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Nurturing Nature

The views expressed are those of the author and do not necessarily reflect the views of ASPA as an organization.

By Benjamin Deitchman
August 13, 2023

Nature as we know it depends on public administration. The natural world obviously existed before humans organized into modern governance structures; it predates humanity itself, and will survive—even thrive—beyond our moment in the grand scheme of the universe. Our experience in nature, however, relies on public policy and collective action to protect, to admire and to coexist on the Earth. 

Human beings have now indelibly shaped the features of our planet. It is not just modern agriculture, industrialization, climate change and the externalities of contemporary life that have altered the structure and processes of nature. Back in 1848 George Perkins Marsh, one of the earliest environmentalists in American history, declared, “whereas [others] think the earth made man, man in fact made the earth.”  In his 1995 book Nature’s Keepers: The New Science of Nature Management, Stephen Budiansky wrote, “Everything that I might plausibly passed off as an example of nature raw, pure, and untamed, was, in truth, the work of civilized man.” 

There is virtue in leaving the wilderness to its own devices, in protecting nature from the negative consequences of the technological development of our species. As Joni Mitchell famously sang in “Big Yellow Taxi,” “They took all the trees and put ’em in a tree museum, And then they charged all the people a dollar and a half just to see ’em, […] They paved paradise and put up a parking lot.” In an age in which we are experiencing the vexing global commons problem of carbon dioxide emissions, where the only directly unexplored frontiers are at the depths of the ocean and outer space, it is ever more conspicuous that no facet of our world is untouched by humankind. Despite our infrastructure, omnipresence and insatiable desire for convenient places to leave our automobile, we have fortunately not paved over the entirety of paradise for parking lots.       

Niagara Falls is a gorgeous feature of the environment, but the scenery one experiences when visiting is a vision of Frederick Law Olmstead, the famous landscape architect responsible for New York’s Central Park. The pre-colonial and even early-colonial people who ventured the future borderlands of the United States and Canada encountered a natural wonder, but it is not the same sight as my trip there was this summer. The modern development of a vista is not in and of itself problematic. The world is changing and evolving, but it must respect the past, present and future. The beauty of Niagara Falls today is not just the preserved falls themselves, but the shared wonderment of visitors from all over the world.     

The responsible policy now is to maintain what previous generations established at Niagara Falls. The Maid of the Mist boat tours ferrying tourists to the sprays at the bottom of the falls have become part of the aesthetic for decades. Although it is unseen, the boats now have electric motors, with electrification one of many mechanisms towards a cleaner future that can maintain our environment. We are not going to restore the natural world to its pristine state of one thousand years ago and that need not be a societal goal, but we can enhance our surroundings in an ecologically conscious and beneficial manner going forward.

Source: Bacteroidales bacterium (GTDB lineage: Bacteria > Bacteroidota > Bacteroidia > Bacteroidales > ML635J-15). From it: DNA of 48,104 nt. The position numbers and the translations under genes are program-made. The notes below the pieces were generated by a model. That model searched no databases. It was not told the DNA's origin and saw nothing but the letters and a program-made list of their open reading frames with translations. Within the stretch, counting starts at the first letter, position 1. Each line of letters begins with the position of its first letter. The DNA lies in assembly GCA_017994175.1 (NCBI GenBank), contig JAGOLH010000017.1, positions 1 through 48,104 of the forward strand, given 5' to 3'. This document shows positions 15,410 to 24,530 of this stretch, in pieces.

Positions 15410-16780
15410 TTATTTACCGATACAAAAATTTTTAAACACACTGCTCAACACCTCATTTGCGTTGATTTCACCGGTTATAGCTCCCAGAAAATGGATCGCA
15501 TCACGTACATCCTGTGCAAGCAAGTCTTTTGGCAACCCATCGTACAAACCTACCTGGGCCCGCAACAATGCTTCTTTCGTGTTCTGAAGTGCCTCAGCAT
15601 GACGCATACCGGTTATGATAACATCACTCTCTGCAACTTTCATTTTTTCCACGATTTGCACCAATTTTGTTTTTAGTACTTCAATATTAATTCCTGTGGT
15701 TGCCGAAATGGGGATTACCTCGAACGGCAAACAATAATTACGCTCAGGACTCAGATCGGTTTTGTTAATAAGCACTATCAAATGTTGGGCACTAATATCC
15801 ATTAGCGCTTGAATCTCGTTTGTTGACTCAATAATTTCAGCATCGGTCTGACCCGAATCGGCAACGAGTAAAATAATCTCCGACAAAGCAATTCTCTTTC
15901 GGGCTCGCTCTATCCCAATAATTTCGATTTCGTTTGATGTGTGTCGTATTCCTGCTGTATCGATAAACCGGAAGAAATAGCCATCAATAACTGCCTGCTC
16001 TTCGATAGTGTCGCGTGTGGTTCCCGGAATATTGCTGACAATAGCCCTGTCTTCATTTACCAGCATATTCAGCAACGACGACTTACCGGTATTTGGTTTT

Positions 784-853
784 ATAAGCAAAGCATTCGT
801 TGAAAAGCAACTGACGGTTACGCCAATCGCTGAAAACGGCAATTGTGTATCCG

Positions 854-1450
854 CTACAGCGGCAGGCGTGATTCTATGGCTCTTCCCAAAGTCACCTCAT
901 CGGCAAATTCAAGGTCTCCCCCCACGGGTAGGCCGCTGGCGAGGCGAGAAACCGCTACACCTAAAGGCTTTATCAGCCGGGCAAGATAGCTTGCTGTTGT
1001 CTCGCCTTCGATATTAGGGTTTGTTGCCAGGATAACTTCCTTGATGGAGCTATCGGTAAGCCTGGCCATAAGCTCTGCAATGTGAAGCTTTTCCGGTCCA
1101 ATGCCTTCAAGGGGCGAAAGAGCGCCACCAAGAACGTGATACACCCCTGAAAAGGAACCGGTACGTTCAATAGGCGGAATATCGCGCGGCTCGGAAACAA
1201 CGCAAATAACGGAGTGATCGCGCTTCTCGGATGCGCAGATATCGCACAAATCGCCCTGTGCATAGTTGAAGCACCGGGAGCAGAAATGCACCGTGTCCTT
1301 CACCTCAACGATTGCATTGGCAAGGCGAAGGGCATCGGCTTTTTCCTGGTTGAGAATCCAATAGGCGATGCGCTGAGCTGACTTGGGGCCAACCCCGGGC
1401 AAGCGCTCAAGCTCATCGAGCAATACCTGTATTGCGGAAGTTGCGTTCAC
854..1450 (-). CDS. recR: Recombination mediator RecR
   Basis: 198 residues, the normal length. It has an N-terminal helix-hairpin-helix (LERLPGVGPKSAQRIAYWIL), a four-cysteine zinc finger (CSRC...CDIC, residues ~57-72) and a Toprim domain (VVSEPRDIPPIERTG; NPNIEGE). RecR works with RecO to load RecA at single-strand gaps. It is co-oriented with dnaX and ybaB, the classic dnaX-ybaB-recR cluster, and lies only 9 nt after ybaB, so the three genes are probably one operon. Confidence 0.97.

Stewardship remains at the forefront of environmental collective action. To preserve and protect often requires direct management on our part. To leave nature to its own devices amidst our dominant presence can be deleterious. For example, maintenance of an orderly and beautiful forest in a city such as Atlanta requires removal of invasive plants such as kudzu, a non-native species introduced to the region by people to limit erosion that went on to become “the plant that ate the South.” Kudzu may not be pavement in paradise, but not everything that is green belongs in the local woods. Fortunately, volunteers such as myself, through the non-profit organization Trees Atlanta, work hard on restoration in our “city in the forest.”

Policymakers and organizations need to have missions and visions to support and protect the human-impacted natural world. This requires scientific expertise to best serve the needs of the environment and the public interest. It also requires flexibility. There is not one ideal to nature, but there are shared values to understand and implement. Perhaps most importantly, these efforts depend on financial resources. While many of the benefits of our natural world are non-monetary and imprecise to quantify, the costs of preventing environmental deterioration are clear burdens. The will to invest and innovate needs to come from all stakeholders. We can assess responsibility for our past ecological challenges, but going forward leaders and citizens need to carefully manage our role in nurturing nature now and into the future.    

Author: Benjamin Deitchman is a public policy practitioner and Trees Atlanta volunteer in Atlanta, Georgia.  Dr. Deitchman’s email address is [email protected] and he is on Twitter (for now) @Deitchman.  

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